When it comes to work, baby boomers are having trouble finding the exit door.

Boomers are continuing to work past age 65 at higher rates than the previous two generations, according to the Pew Research Center. While 10,000 boomers reach retirement age every day, Pew reports, only 5,900 actually leave their jobs to retire.

Greater numbers of older Americans remaining in the workforce can have financial benefits, both for workers as well as the larger economy, which relies on a robust work force for growth. However, the prospect of so many older employees remaining on the job past their traditional retirement age can be a double-edged sword for employers.

Which edge an employer experiences may depend upon each boomer’s motivation for not retiring. Many older workers, particularly professionals and business owners, simply stay on the job because they enjoy their work, build their personal identities around their jobs, or can’t picture themselves doing anything else. Increasingly, though, boomers are working because they can’t afford to retire.

Nearly one in two boomers (45%) report having less than $25,000 saved and invested for retirement, according to the 2018 Retirement Confidence Survey by the Employee Benefit Research Institute (EBRI). The paucity of savings is a big reason why the retirement market is so bearish.

Older workers who stay on the job because they love what they do can be a valuable asset.  Replacing the knowledge, experience, skills and confidence older employees bring to the job can be challenging to say the least.

But what if an employee doesn’t want to be at work? What if a worker would rather be someplace else—anywhere else—but lacks the resources to retire? It’s the FIRE (financial independence, retire early) movement in reverse.

Retirement unreadiness can be an expensive problem, not just for boomer workers but for employers who need to focus on their bottom lines. An analysis performed by MassMutual finds that firms incur significant potential liabilities from employees who are financially unprepared to retire.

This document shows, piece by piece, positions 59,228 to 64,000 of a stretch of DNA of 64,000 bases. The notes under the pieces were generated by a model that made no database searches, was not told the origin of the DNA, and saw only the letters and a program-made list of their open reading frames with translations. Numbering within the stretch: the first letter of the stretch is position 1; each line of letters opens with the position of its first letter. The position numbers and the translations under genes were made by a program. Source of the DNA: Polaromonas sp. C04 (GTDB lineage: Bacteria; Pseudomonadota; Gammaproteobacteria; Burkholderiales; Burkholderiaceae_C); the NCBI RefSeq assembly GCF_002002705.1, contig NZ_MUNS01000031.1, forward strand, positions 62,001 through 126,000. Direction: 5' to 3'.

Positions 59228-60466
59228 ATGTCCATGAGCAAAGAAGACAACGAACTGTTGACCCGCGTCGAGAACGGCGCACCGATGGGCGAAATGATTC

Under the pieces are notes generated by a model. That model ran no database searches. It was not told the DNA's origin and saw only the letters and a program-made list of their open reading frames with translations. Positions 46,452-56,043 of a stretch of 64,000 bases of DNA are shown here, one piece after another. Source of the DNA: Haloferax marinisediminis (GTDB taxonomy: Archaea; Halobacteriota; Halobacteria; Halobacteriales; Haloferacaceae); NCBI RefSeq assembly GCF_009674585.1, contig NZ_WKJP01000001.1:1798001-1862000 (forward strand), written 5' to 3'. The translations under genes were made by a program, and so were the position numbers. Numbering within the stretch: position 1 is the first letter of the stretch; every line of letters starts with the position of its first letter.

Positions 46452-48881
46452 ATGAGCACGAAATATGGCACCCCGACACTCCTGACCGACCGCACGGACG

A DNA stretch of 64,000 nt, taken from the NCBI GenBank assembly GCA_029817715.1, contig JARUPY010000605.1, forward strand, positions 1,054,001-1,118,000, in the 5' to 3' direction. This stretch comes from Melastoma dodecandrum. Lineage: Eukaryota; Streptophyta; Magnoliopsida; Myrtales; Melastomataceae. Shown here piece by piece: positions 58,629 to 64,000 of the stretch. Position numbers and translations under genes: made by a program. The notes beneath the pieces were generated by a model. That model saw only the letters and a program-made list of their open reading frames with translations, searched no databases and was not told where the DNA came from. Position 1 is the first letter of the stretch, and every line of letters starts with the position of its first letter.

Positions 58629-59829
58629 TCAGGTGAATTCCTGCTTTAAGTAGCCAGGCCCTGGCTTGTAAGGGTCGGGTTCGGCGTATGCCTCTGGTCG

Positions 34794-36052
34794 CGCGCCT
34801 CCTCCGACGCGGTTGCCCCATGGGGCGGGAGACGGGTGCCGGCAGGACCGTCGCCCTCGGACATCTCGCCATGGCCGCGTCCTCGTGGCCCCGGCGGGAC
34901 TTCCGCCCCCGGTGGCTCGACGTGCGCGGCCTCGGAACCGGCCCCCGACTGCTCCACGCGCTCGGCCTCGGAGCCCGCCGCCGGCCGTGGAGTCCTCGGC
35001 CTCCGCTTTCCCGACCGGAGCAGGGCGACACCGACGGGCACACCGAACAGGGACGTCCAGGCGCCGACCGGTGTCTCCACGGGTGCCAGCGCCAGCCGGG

For example, salary and benefits costs for a 64-year-old employee generally exceed those for an average 37-year-old employee by more than $30,000 annually, according to data tracked by MassMutual. Premiums for workers’ compensation, disability and health insurance spike once an employee reaches retirement age. That means the cost of delaying retirement to age 70 from age 65 is approximately $150,000 on average for an individual employee. Multiply those numbers by several retirement-age employees who need to continue working past age 65 and the problem grows exponentially.

Employers that sponsor retirement plans such as 401(k)s and financial advisors who support them are turning to retirement plan providers to not only measure retirement readiness for employees in relative terms but to improve it as necessary. New tools are available from providers to help advisors analyze and potentially solve this conundrum for the benefit of both employers and employees. The most effective tools ascertain the costs of retirement unreadiness based on an employer’s own data, a critical consideration for business decision makers.

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